Don’t quit!

Nothing is impossible for God!  You can see miracles!

Allow God to grow you, so you can make a difference.

Ten years ago, adults and buildings “drove” me.  Today, I realize the children are our hope.  May we be the people God wants us to be!

“Overflowing with Thanksgiving”

On Sunday, September 16, 2017, Eastside Presbyterian Church Pastor Mark Auffarth preached a very unique sermon on discipleship. If you would like to read my summary of Mark’s message, “Overflowing with Thanksgiving,” please read on. . . .

“Overflowing with Thanksgiving”
From the “What We Value” Sermon Series
By Dr. Mark Auffarth, Lead Pastor
Eastside Presbyterian Church
Greenville, South Carolina
Sunday, September 16, 2018

Quote of the Week:

“For those who feel their lives are a grave disappointment to God, it requires enormous trust and reckless, raging confidence to accept that the love of Jesus Christ knows no shadow of alteration or change. When Jesus said, ‘Come to me, all you who labor and are heavy burdened,’ He assumed we would grow weary, discouraged, and disheartened along the way. These words are a touching testimony to the genuine humanness of Jesus. He had no romantic notion of the cost of discipleship. He knew that following Him was as unsentimental as duty, as demanding as love.” (Brennan Manning, in The Ragamuffin Gospel: Good News for the Bedraggled, Beat Up, and Burnt Out)

Passage of the Week:

6 Therefore, as you received Christ Jesus the Lord, so walk in him, 7 rooted and built up in him and established in the faith, just as you were taught, abounding in thanksgiving.

(Colossians 2:6-7, English Standard Version)

Summary of and Editorializing by Bob Stouffer (All errors are mine alone.)

One of the key ways to helping one another follow Jesus is to pray for one another. To see the truths of this sermon today, we have to be in it together. Christianity is not a spectator sport. It’s a team thing. When someone is weak, somebody else is strong. I need you. You need me. God has put you in this church for a reason.

Today, as we look at discipleship, I want to talk about what it means to be a Christian and to grow in Christ. It’s not complicated in one sense, and it’s very complicated in another sense.

I was having a discussion with my wife about discipleship — about what discipleship means. We had varied thoughts. You so often think of one person teaching and another person learning. For me, it’s simple. It’s about being a disciple of Christ — following Him — learning how to better follow Him.

One passage in Colossians summarizes discipleship—Colossians 2:6-7.

6 Therefore, as you received Christ Jesus the Lord, so walk in him, 7 rooted and built up in him and established in the faith, just as you were taught, abounding in thanksgiving.

That’s it. It’s easy, isn’t it? It’s a simple formula. Why do we struggle so much?

But what does this passage mean?


I want to look at the phrase, “receive him as Lord.” A Muslim convert once prayed a prayer comparing his life to pulling needle and thread through cloth. He is the thread being pulled through the cloth by the tailor. What an analogy. The thread follows the needle.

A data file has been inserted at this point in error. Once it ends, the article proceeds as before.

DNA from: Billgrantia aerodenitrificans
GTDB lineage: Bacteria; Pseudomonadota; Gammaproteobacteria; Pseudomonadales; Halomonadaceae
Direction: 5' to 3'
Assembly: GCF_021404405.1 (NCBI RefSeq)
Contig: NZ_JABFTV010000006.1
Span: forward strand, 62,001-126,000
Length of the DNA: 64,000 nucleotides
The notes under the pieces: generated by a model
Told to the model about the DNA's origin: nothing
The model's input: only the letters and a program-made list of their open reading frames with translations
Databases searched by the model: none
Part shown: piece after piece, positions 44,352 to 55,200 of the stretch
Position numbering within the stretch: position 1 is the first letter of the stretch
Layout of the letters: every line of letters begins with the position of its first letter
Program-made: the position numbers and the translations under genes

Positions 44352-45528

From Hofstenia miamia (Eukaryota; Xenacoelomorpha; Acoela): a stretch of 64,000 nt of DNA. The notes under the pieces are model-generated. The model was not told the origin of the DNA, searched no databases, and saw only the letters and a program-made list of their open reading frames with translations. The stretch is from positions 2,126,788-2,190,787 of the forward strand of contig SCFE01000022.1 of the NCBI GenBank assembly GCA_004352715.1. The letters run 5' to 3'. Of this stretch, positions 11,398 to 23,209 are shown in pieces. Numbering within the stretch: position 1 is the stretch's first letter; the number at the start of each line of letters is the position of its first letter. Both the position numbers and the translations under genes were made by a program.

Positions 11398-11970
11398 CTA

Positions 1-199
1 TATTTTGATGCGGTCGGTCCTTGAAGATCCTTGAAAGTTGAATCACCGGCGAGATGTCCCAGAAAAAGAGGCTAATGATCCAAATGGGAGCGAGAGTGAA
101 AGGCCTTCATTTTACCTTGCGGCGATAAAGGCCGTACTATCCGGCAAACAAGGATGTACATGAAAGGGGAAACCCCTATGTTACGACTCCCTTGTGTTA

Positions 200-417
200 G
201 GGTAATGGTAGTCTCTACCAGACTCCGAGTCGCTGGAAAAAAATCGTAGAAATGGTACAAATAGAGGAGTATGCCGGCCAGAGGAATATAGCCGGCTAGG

I relinquish control so the Lord can take control of my life. We relinquish control to Him. That’s easy to say and so hard to do. That’s what Christianity is — submission to a higher authority. We receive Him as Lord. God exalted Jesus to the highest place — that every knee should bow and every tongue confess that Jesus is Lord!

Jesus is Master and Ruler. This is the issue for Christians. This is the issue of living the Christian life. Who or what will be Lord? So many other things vie for that authority.

If you are a Christian — if you say you are following Jesus — you [typically] do not consciously walk away from him. It’s a subtle thing. We drift from our walk. We get distracted by other things which meet our most intimate needs at the moment. The Israelites worshipped Baal when they saw that worship work for those who worshipped Baal. It was subtle.

When Jesus was performing miracles, the people wanted to make Him King by force. Did they want to follow His every whim as His subjects? No. He was meeting their intimate needs, feeding them, so they wanted to make him King. They didn’t care if it was Jesus or Grandma Moses.

Brothers and sisters, we do the same thing today. We worship the idol of fitness, because it promises approval from others around us. We worship success, rights, tolerance, political correctness — whatever it is that we think will fulfill our needs. We call all of these things necessity.

But Jesus won’t have any of it! If He is Lord, nothing in our lives can hold a claim over us, if we call ourselves Christians.

Tim Keller compares the Lordship of Jesus Christ to a “life quake.” Whenever Jesus comes into a person’s life, there is a “life quake.” He is God! Any view, idea, view, conviction, or behavior — IN EVERYTHING — he must have the supremacy. That’s Christianity.

When Christians make statements about abortion, homosexuality, or transgenderism, we’re not in charge. Jesus is in charge. For those who are following Him, we find out what He thinks about these issues. Some things are clear but not popular or politically correct. But Jesus has supremacy over these issues. It’s not about what I want to do. It’s about what He wants us to do.